Mirror of Justice

A blog dedicated to the development of Catholic legal theory.
Affiliated with the Program on Church, State & Society at Notre Dame Law School.

Friday, August 31, 2007

Human Rights: Natural Rights versus Positive Rights

I would like to begin by thanking other MOJ contributors who have continued our discussion about human rights and their foundation. Clearly, this discussion is of vital interest to most people. I have little doubt that non-theist promoters of human rights maintain sincerely held convictions about the importance of human rights. But I should like to expand briefly upon my August 17th posting in which I discussed the authorship of these rights.

A major difficulty with the atheistic outlook is the positivism on which it relies. While the atheist may acknowledge the existence of natural rights to which any human can claim, the issue remains one of authorship. For the atheist, it is solely the human intellect; however, for the theist, as I stated in my posting of August 17, it is God.

The principal disagreement between these two perspectives on natural rights involves authorship and the subsequent identity of essential rights. In both perspectives (i.e., atheistic and theistic), human reason plays a role. In the case of the atheistic perspective, human reason possesses a monopoly on identifying and defining the rights that belong to human nature. In the case of the theistic perspective, human reason has a non-exclusive role that must be complemented by God’s position as author of human rights.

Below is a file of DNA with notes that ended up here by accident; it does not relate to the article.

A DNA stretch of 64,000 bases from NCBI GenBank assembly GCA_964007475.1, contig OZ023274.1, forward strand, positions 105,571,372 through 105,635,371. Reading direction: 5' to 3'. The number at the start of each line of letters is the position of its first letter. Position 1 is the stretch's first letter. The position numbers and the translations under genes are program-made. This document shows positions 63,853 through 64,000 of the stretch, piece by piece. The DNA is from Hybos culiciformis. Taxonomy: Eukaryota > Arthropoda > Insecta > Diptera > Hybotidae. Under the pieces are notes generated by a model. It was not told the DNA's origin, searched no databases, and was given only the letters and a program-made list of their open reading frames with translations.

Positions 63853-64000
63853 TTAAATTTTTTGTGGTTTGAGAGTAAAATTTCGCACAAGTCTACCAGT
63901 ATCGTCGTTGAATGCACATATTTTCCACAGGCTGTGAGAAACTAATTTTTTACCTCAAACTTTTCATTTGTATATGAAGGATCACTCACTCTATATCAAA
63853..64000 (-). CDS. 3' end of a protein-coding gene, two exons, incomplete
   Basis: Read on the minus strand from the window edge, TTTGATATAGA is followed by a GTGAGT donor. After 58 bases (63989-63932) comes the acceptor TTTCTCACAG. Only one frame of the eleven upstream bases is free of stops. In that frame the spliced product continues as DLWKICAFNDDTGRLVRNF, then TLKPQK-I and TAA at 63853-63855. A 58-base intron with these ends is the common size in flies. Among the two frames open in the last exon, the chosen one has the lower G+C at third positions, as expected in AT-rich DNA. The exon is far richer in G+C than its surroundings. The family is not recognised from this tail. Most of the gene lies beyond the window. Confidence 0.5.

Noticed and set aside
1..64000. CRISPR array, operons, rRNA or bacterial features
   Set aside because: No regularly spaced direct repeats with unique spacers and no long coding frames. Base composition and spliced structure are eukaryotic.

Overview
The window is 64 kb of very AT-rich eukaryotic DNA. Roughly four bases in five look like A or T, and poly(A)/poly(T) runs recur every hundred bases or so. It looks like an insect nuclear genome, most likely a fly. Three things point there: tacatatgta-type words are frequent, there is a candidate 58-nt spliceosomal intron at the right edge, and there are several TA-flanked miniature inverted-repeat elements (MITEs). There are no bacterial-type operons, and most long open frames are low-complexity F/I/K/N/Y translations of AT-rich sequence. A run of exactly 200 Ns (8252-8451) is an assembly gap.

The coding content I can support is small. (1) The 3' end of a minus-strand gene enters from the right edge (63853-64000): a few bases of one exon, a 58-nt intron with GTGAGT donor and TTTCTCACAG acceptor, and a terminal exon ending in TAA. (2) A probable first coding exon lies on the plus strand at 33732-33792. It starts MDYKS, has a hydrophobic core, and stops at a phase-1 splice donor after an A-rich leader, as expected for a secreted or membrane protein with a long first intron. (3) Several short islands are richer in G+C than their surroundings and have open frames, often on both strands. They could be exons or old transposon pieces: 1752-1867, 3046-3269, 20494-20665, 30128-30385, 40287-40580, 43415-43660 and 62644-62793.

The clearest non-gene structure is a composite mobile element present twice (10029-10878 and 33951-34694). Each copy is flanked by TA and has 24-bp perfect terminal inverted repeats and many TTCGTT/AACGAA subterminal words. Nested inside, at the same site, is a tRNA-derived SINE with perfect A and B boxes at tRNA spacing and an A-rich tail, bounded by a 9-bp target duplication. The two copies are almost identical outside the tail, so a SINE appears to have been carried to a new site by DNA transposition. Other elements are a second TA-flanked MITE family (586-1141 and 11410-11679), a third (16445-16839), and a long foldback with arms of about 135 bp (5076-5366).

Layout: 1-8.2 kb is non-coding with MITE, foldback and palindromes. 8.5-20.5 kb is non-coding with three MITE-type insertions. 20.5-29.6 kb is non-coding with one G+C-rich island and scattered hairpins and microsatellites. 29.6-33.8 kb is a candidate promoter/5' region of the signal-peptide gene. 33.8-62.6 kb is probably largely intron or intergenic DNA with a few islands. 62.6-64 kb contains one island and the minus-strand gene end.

This distinction becomes palpable in the contrast between the subjective and objective outlooks I mentioned in my August 17th posting. An illustration of this difference follows: let us say two atheist advocates of human rights debate one another regarding what is constitutive of human rights. They rely solely on what their own intellect reveals to them (this does not preclude their intellect relying on that of another person or group of people, but it is ultimately their personal reason that determines the question). What happens when their respective views collide? They have no objective source upon which to rely to resolve the conflict. With the theist, on the other hand, there is the vital role of the objective source of human rights, i.e., God.

Perhaps this brief posting will prompt more discussion on this crucial topic having a key bearing on the work of MOJ.    RJA sj


Araujo, Robert | Permalink

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